Size, too, does not really matter. Empires can be puny. The Athenian Empire at its zenith was much smaller in size and population than today’s Greece. The Aztec Empire was smaller than today’s Mexico. Both were nevertheless empires, whereas modern Greece and modern Mexico are not, because the former gradually subdued dozens and even hundreds of different polities while the latter have not. Athens lorded it over more than a hundred formerly independent city states, whereas the Aztec Empire, if we can trust its taxation records, ruled 371 different tribes and peoples.1 How was it possible to squeeze such a human potpourri into the territory of a modest modern state? It was possible because in the past there were many more distinct peoples in the world, each of which had a smaller population and occupied less territory than today’s typical people. The land between the Mediterranean and the Jordan River, which today struggles to satisfy the ambitions of just two peoples, easily accommodated in biblical times dozens of nations, tribes, petty kingdoms and city states.

Empires were one of the main reasons for the drastic reduction in human diversity. The imperial steamroller gradually obliterated the unique characteristics of numerous peoples (such as the Numantians), forging out of them new and much larger groups.

Evil Empires?

In our time, ‘imperialist’ ranks second only to ‘fascist’ in the lexicon of political swear words. The contemporary critique of empires commonly takes two forms:

Empires do not work. In the long run, it is not possible to rule effectively over a large number of conquered peoples. Even if it can be done, it should not be done, because empires are evil engines of destruction and exploitation. Every people has a right to self-determination, and should never be subject to the rule of another.

From a historical perspective, the first statement is plain nonsense, and the second is deeply problematic.

The truth is that empire has been the world’s most common form of political organisation for the last 2,500 years. Most humans during these two and a half millennia have lived in empires. Empire is also a very stable form of government. Most empires have found it alarmingly easy to put down rebellions. In general, they have been toppled only by external invasion or by a split within the ruling elite. Conversely, conquered peoples don’t have a very good record of freeing themselves from their imperial overlords. Most have remained subjugated for hundreds of years. Typically, they have been slowly digested by the conquering empire, until their distinct cultures fizzled out.

For example, when the Western Roman Empire finally fell to invading Germanic tribes in 476 AD, the Numantians, Arverni, Helvetians, Samnites, Lusitanians, Umbrians, Etruscans and hundreds of other forgotten peoples whom the Romans conquered centuries earlier did not emerge from the empires eviscerated carcass like Jonah from the belly of the great fish. None of them were left. The biological descendants of the people who had identified themselves as members of those nations, who had spoken their languages, worshipped their gods and told their myths and legends, now thought, spoke and worshipped as Romans.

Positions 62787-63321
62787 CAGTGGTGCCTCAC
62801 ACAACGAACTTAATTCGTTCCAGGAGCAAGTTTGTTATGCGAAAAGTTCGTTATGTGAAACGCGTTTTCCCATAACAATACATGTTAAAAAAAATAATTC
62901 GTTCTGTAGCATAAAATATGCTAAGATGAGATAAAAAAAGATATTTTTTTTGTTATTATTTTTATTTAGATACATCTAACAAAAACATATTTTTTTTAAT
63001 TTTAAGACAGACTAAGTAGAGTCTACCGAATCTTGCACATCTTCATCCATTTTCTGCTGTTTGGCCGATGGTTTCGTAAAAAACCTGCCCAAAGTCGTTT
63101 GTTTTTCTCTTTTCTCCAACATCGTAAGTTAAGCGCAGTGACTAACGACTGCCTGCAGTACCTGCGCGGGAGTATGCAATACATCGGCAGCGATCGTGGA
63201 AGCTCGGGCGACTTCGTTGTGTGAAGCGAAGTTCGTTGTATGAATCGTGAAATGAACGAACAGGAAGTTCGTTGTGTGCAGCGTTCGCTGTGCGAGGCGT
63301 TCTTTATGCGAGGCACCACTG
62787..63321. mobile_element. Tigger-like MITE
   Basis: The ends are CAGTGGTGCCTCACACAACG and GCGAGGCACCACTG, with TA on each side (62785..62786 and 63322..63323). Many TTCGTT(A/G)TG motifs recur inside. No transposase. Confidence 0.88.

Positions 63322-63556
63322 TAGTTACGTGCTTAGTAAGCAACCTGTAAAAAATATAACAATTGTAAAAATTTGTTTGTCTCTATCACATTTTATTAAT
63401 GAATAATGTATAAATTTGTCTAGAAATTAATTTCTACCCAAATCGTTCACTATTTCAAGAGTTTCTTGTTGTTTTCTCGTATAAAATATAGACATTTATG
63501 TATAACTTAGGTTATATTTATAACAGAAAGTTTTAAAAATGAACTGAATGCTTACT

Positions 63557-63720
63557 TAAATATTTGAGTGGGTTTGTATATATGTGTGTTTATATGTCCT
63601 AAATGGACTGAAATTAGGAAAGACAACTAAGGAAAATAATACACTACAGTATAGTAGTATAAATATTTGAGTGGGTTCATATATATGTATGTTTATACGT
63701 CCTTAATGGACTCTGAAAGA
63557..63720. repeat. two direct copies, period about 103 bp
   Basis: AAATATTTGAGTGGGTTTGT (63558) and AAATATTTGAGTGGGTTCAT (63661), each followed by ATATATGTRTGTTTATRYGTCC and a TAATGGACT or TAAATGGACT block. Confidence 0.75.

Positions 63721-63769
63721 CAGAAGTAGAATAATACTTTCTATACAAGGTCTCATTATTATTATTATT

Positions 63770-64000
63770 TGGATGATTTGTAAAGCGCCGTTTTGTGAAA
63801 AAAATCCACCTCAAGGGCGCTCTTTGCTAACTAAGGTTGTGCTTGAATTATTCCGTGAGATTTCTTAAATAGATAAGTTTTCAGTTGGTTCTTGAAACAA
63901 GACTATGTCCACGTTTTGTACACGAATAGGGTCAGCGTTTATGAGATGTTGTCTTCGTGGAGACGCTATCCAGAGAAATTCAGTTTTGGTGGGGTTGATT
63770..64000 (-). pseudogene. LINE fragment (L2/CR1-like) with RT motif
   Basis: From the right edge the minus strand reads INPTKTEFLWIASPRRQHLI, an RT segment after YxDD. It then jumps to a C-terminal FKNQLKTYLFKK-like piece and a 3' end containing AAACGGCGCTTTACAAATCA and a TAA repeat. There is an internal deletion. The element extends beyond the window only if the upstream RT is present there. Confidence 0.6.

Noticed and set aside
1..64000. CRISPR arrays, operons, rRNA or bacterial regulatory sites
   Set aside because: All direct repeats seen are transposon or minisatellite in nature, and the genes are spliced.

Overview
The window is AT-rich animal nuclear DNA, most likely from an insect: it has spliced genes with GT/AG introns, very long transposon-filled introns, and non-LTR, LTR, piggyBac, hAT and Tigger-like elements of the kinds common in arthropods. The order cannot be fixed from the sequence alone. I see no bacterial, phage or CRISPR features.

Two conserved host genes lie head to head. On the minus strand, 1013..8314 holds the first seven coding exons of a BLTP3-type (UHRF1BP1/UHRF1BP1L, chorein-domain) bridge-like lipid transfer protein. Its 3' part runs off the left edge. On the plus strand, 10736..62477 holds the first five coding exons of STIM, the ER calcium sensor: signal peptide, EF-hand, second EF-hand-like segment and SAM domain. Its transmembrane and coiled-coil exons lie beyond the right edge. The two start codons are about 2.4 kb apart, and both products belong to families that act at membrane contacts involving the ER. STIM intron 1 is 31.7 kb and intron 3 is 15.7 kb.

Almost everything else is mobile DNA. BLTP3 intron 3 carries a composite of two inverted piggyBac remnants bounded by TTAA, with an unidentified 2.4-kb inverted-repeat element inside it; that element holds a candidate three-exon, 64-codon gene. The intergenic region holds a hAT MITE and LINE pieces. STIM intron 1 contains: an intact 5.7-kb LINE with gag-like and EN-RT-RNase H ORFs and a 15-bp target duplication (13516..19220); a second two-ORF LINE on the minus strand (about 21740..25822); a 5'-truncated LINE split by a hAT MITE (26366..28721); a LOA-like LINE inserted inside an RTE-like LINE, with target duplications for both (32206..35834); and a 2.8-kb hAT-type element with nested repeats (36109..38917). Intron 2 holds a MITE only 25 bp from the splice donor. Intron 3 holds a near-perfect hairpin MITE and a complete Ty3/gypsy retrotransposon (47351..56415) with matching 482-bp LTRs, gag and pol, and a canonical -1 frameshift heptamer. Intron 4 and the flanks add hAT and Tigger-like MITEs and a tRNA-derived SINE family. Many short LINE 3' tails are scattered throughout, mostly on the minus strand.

In many cases, the destruction of one empire hardly meant independence for subject peoples. Instead, a new empire stepped into the vacuum created when the old one collapsed or retreated. Nowhere has this been more obvious than in the Middle East. The current political constellation in that region – a balance of power between many independent political entities with more or less stable borders – is almost without parallel any time in the last several millennia. The last time the Middle East experienced such a situation was in the eighth century BC – almost 3,000 years ago! From the rise of the Neo-Assyrian Empire in the eighth century BC until the collapse of the British and French empires in the mid-twentieth century AD, the Middle East passed from the hands of one empire into the hands of another, like a baton in a relay race. And by the time the British and French finally dropped the baton, the Aramaeans, the Ammonites, the Phoenicians, the Philistines, the Moabites, the Edomites and the other peoples conquered by the Assyrians had long disappeared.

True, today’s Jews, Armenians and Georgians claim with some measure of justice that they are the offspring of ancient Middle Eastern peoples. Yet these are only exceptions that prove the rule, and even these claims are somewhat exaggerated. It goes without saying that the political, economic and social practices of modern Jews, for example, owe far more to the empires under which they lived during the past two millennia than to the traditions of the ancient kingdom of Judaea. If King David were to show up in an ultra-Orthodox synagogue in present-day Jerusalem, he would be utterly bewildered to find people dressed in East European clothes, speaking in a German dialect (Yiddish) and having endless arguments about the meaning of a Babylonian text (the Talmud). There were neither synagogues, volumes of Talmud, nor even Torah scrolls in ancient Judaea.

Building and maintaining an empire usually required the vicious slaughter of large populations and the brutal oppression of everyone who was left. The standard imperial toolkit included wars, enslavement, deportation and genocide. When the Romans invaded Scotland in AD 83, they were met by fierce resistance from local Caledonian tribes, and reacted by laying waste to the country. In reply to Roman peace offers, the chieftain Calgacus called the Romans ‘the ruffians of the world’, and said that ‘to plunder, slaughter and robbery they give the lying name of empire; they make a desert and call it peace’.2 This does not mean, however, that empires leave nothing of value in their wake. To colour all empires black and to disavow all imperial legacies is to reject most of human culture. Imperial elites used the profits of conquest to finance not only armies and forts but also philosophy, art, justice and charity. A significant proportion of humanity’s cultural achievements owe their existence to the exploitation of conquered populations. The profits and prosperity brought by Roman imperialism provided Cicero, Seneca and St Augustine with the leisure and wherewithal to think and write; the Taj Mahal could not have been built without the wealth accumulated by Mughal exploitation of their Indian subjects; and the Habsburg Empire’s profits from its rule over its Slavic, Hungarian and Romanian-speaking provinces paid Haydn’s salaries and Mozart’s commissions. No Caledonian writer preserved Calgacus’ speech for posterity. We know of it thanks to the Roman historian Tacitus. In fact, Tacitus probably made it up. Most scholars today agree that Tacitus not only fabricated the speech but invented the character of Calgacus, the Caledonian chieftain, to serve as a mouthpiece for what he and other upper-class Romans thought about their own country.